Do both paternal and maternal smoking influence the prevalence of childhood asthma? A study into the prevalence of asthma in children and the effects of parental smoking

J Asthma. 1995;32(1):47-55. doi: 10.3109/02770909509089499.


Asthma is one of the commonest of chronic illnesses affecting children. Parental smoking has been considered to have an effect on this. In an attempt to clarify the relationship between parental smoking and the prevalence of childhood asthma we interviewed parents of 97.5% of the children aged 3-11 years registered with a large urban British general practice. We found a lifetime prevalence of asthma of 19.6%, 23.2% of boys and 15.9% of girls. Asthma was more common, 37.6%, in children who also had eczema. Parental smoking appeared to increase the prevalence of asthma. This was more marked when both parents smoked.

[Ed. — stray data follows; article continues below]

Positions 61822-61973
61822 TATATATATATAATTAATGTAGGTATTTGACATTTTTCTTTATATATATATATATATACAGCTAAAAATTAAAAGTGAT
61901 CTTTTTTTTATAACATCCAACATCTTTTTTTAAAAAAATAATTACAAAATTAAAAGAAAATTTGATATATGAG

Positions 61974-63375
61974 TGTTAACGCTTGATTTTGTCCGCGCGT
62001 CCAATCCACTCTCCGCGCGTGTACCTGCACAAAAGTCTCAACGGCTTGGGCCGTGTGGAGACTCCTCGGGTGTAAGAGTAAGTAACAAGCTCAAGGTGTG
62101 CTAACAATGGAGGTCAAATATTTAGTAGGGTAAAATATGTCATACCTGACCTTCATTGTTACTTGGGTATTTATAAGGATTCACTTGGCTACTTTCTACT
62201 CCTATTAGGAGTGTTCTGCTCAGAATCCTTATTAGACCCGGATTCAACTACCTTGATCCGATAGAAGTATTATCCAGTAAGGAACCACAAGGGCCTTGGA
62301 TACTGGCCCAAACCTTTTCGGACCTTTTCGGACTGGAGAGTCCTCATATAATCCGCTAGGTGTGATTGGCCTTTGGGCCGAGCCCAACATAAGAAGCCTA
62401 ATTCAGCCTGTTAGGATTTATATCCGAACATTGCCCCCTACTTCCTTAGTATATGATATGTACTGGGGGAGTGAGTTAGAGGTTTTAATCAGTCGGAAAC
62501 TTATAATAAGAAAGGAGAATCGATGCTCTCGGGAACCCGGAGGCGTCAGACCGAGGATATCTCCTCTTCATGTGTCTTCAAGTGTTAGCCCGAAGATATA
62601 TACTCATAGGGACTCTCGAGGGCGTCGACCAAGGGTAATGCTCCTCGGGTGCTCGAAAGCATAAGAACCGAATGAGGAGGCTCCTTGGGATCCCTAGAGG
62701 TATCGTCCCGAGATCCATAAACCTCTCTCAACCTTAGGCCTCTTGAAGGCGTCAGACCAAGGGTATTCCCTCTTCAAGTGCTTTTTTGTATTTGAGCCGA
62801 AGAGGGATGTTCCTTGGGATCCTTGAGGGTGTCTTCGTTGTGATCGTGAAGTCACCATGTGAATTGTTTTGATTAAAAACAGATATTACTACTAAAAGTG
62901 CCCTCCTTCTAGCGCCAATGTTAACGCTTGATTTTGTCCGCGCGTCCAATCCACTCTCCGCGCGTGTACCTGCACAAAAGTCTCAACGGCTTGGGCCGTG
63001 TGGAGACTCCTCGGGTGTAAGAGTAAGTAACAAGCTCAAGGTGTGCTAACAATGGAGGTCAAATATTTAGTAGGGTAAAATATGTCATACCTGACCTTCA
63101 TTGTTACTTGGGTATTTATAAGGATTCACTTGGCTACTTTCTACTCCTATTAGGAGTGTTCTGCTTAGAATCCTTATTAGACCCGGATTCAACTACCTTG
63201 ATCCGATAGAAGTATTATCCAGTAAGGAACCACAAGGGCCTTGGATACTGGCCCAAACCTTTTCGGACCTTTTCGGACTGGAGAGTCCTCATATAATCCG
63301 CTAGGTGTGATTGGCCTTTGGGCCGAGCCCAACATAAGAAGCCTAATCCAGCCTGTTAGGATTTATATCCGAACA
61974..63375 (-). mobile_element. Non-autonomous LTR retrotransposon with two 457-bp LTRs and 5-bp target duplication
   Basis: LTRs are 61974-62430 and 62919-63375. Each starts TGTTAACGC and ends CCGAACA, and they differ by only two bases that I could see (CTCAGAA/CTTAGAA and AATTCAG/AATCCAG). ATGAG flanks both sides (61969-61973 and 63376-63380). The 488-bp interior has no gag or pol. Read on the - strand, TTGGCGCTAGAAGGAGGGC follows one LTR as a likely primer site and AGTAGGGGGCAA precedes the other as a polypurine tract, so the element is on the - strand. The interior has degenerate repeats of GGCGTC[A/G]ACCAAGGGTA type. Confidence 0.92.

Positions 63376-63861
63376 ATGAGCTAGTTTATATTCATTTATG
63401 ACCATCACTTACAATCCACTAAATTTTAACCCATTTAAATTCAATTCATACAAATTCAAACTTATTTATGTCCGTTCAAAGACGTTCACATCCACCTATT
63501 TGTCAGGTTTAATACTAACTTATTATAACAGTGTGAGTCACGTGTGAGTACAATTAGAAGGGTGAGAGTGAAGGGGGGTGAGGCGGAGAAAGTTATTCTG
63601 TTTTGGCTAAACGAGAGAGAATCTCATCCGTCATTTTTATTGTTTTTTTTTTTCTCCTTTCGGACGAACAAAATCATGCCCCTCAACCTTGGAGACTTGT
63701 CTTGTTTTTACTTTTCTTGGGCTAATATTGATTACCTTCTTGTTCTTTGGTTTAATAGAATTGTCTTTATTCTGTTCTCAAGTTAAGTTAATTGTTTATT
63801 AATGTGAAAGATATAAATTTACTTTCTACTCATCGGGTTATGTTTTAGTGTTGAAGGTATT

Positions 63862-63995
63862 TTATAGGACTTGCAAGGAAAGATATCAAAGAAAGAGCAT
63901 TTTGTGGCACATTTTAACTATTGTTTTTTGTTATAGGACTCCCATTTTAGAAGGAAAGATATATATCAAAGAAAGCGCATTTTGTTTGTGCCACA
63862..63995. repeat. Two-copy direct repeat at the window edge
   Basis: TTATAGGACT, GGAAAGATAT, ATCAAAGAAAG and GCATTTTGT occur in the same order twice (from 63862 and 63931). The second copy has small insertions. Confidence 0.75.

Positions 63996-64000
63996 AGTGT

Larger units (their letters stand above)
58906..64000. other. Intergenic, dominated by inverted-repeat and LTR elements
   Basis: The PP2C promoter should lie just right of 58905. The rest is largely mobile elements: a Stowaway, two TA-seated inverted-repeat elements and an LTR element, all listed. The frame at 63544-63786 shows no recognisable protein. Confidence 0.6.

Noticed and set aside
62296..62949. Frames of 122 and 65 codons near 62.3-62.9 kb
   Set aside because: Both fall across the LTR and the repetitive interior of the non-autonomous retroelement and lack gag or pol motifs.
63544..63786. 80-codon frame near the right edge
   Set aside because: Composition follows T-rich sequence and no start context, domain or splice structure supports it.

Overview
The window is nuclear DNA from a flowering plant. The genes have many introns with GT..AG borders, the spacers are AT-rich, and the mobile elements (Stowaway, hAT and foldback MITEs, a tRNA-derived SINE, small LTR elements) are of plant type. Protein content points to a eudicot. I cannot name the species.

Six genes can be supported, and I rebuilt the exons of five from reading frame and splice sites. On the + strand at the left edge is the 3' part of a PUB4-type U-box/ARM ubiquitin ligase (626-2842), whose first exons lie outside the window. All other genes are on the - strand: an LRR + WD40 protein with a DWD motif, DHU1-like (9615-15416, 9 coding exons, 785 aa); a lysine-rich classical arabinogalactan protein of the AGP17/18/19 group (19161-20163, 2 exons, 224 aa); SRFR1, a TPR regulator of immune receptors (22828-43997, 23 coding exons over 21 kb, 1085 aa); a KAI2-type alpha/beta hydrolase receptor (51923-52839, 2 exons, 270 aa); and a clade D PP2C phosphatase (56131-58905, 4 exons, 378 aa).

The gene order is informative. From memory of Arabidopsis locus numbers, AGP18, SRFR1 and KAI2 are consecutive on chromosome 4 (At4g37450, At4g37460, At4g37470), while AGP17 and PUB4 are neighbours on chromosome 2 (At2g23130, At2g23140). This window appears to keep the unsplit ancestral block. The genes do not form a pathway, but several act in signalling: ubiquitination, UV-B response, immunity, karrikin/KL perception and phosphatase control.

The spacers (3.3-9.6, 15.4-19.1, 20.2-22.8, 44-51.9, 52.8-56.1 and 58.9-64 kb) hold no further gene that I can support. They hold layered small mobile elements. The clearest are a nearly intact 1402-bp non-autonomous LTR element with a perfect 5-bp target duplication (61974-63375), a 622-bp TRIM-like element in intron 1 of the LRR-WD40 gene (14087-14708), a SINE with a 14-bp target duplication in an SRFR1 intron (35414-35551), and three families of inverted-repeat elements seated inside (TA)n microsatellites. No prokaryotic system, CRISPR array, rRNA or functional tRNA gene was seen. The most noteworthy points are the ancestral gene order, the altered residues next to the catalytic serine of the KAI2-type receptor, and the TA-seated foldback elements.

Publication types

  • Research Support, Non-U.S. Gov't

MeSH terms

  • Absenteeism
  • Asthma / complications
  • Asthma / etiology*
  • Child
  • Child, Preschool
  • Eczema / complications
  • Female
  • Humans
  • Male
  • Parents*
  • Social Class
  • Tobacco Smoke Pollution / adverse effects*


  • Tobacco Smoke Pollution